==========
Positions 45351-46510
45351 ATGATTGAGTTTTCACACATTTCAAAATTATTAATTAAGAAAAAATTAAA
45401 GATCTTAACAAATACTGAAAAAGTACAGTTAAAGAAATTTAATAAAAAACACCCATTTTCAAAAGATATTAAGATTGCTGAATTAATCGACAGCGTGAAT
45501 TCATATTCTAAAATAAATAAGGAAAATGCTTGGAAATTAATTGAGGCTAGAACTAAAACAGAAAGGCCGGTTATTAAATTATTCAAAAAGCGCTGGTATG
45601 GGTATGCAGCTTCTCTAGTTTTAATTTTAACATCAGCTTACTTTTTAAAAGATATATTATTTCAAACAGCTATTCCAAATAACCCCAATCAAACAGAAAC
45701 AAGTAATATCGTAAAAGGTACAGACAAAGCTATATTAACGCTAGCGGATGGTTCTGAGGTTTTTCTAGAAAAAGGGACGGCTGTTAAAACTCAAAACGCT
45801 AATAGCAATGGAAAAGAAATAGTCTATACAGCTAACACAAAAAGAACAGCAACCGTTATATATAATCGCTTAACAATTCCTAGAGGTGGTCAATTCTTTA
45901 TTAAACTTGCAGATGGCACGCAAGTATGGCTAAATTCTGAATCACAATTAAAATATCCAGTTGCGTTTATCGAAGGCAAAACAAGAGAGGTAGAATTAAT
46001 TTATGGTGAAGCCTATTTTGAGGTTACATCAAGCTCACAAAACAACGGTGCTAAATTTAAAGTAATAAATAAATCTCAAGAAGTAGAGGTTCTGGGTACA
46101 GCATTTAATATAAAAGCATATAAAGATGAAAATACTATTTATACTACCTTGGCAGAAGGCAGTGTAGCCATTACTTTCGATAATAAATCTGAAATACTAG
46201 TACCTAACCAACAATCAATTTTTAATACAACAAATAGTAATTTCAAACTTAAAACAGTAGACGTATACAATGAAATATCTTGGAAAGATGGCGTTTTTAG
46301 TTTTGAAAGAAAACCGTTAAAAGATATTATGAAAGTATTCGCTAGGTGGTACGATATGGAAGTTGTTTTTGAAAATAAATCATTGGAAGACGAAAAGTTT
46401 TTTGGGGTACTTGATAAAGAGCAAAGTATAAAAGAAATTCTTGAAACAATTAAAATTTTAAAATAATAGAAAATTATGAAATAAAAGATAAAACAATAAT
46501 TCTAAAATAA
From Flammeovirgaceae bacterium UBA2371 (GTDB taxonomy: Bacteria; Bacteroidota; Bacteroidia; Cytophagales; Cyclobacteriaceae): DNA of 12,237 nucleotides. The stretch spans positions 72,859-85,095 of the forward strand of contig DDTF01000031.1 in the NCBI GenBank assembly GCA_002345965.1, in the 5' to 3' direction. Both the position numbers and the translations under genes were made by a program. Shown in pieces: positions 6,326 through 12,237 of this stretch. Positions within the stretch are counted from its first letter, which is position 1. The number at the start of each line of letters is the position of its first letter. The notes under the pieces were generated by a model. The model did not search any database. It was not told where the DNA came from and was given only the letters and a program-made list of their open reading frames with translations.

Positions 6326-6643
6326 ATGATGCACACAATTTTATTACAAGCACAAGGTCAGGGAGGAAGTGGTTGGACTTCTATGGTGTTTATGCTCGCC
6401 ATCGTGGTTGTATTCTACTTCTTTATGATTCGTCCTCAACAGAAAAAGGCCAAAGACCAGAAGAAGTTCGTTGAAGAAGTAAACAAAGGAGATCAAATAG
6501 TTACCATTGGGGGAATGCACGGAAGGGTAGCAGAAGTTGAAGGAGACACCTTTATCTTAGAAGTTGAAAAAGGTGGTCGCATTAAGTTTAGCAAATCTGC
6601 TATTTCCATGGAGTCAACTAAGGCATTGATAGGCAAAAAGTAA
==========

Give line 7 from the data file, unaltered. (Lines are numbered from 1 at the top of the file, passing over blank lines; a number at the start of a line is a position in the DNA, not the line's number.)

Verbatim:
45801 AATAGCAATGGAAAAGAAATAGTCTATACAGCTAACACAAAAAGAACAGCAACCGTTATATATAATCGCTTAACAATTCCTAGAGGTGGTCAATTCTTTA